Back in February, Dish Network Corp. (NASDAQ: DISH) acquired two bankrupt satellite communications companies, TerreStar Network Corp. and DBSD North America, Inc., for $1.375 and about $1 billion respectively. At the time there was speculation that Dish was making the acquisition as a way of prettying itself up for a buyout from AT&T (NYSE: T). When AT&T offered to buy T-Mobile, the deal for Dish was taken off the table.
At stake is a commanding position in the rather arcane world of wireless spectrum. The deals with TerreStar and DBSD give Dish about 40 MHz of spectrum, compared with the 59 MHz currently owned by LightSquared, which has agreed to a deal with Sprint Nextel Corp. (NYSE: S) under which Sprint will build and operate LightSquared’s national wireless broadband network. Verizon Wireless, jointly owned by Verizon Communications (NYSE: VZ) and Vodafone Group plc (NASDAQ: VOD), is building out its own LTE network.
Dish filed a request with the US Federal Communications Commission yesterday asking that the company be allowed to merge the transfer of satellite licenses that it acquired with its purchases of TerreStar and DBSD. Dish further requested a waiver of the FCC’s service requirement that allows the company to use the combined spectrum to offer only land-based receivers. The company wants to use the spectrum to offer a hybrid terrestrial-satellite broadband service. LightSquared has already received such a waiver.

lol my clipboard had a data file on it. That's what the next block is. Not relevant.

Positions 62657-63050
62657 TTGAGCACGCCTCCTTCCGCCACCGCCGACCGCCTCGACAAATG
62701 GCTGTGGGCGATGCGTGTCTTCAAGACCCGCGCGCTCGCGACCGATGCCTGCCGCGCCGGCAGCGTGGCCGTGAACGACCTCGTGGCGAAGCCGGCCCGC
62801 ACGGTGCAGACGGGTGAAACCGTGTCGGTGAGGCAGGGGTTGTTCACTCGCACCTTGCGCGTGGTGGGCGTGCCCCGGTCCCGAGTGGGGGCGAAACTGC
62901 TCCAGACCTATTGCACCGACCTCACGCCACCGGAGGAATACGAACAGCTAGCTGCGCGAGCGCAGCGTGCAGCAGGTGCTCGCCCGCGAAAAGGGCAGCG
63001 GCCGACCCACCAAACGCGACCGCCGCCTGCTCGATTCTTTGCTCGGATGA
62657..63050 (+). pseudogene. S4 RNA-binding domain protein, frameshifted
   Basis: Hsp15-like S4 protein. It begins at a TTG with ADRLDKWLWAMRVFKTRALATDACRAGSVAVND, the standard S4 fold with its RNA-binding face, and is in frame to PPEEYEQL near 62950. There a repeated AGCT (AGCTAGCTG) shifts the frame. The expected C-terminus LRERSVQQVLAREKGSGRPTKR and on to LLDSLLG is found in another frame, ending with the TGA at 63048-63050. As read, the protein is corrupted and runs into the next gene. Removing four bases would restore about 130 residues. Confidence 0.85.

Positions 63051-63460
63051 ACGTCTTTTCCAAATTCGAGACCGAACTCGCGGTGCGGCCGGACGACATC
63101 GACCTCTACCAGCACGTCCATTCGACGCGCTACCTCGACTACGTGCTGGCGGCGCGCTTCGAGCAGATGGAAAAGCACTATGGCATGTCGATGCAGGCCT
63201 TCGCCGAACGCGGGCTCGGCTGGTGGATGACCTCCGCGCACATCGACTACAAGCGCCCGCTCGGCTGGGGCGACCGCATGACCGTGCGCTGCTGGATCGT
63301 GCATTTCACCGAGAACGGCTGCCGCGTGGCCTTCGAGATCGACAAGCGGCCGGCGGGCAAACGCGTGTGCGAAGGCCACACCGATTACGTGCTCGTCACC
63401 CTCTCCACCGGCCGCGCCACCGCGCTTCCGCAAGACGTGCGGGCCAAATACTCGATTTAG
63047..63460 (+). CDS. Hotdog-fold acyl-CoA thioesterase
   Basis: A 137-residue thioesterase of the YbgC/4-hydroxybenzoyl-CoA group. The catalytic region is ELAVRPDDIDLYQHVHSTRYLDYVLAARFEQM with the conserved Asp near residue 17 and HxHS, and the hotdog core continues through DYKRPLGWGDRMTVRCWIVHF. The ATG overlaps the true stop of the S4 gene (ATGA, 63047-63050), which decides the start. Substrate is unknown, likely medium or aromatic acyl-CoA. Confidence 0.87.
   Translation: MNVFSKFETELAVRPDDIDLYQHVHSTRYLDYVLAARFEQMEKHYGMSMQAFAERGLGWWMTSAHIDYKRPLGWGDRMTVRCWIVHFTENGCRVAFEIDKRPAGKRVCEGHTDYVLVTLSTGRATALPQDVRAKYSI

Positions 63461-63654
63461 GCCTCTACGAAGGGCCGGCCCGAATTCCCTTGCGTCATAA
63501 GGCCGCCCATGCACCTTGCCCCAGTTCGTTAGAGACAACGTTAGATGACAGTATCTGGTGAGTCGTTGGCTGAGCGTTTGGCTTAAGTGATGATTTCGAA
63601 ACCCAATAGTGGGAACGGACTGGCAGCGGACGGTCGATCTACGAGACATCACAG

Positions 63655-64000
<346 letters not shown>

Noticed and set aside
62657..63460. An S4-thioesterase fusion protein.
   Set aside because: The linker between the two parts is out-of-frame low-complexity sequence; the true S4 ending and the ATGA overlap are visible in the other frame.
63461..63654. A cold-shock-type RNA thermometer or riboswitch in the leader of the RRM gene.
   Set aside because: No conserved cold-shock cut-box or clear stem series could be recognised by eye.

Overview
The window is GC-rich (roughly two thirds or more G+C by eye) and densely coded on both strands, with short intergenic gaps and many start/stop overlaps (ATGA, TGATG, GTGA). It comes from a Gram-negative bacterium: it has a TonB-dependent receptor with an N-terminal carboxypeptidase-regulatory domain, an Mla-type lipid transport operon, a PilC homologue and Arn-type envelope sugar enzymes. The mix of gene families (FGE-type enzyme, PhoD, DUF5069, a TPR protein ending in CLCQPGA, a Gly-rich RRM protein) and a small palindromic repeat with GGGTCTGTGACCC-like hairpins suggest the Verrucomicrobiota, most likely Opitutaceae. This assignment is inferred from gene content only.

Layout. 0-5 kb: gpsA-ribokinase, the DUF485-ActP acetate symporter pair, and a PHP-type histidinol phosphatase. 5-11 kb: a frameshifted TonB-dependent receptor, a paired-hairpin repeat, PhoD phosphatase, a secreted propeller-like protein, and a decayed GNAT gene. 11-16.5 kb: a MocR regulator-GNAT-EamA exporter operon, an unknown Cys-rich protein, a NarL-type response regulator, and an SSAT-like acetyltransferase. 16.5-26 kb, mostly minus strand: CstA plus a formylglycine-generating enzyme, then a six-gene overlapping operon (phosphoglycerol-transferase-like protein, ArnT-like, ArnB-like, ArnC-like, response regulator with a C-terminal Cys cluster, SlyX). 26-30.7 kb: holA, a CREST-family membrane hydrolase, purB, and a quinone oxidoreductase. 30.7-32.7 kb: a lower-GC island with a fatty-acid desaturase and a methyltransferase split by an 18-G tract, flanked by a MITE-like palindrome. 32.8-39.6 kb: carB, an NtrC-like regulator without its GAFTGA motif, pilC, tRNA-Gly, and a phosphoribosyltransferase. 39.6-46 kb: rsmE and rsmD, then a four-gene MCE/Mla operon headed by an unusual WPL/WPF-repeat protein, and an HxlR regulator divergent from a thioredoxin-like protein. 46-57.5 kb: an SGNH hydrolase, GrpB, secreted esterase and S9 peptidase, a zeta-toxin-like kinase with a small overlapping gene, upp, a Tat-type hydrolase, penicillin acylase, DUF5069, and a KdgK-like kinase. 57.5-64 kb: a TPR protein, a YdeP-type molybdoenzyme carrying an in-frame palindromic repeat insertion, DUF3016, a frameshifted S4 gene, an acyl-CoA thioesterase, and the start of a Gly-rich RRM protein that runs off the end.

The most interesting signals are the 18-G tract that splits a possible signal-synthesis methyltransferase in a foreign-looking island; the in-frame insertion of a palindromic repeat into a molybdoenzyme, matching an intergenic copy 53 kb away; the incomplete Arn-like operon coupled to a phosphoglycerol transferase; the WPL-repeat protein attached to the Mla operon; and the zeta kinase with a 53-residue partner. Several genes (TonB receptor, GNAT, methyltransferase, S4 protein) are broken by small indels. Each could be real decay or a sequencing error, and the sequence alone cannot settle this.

Dish, and LightSquared, based their requests on the FCC’s stated policy goal of promoting broadband deployment in the US, especially in under-served rural areas. By combining TerreStar’s spectrum with that of DBSD, Dish anticipates providing an integrated mobile and fixed broadband network.
One issue Dish can avoid is the conflict with GPS systems that is now plaguing LightSquared. Because Dish’s combined license would operate on a different part of the spectrum, there is no interference with the nation’s GPS system.
The advantage to Dish, should its waiver be approved, is that the company would enter the lucrative market for video and fixed broadband services now dominated by AT&T and Verizon. In essence, Dish is telling the FCC that its request will encourage competition in the marketplace and lower prices while improving service to customers.
Based on the FCC’s approval of LightSquared’s waiver, the Dish request also seems likely to be approved. That will get the satellite company’s foot in the door of the land-based broadband providers, but competing successfully with AT&T and Verizon may be more difficult than Dish expects.
Shares of Dish Network are up about 1.25% at around noon today, at $21.63, in a 52-week range of $17.33-$32.56.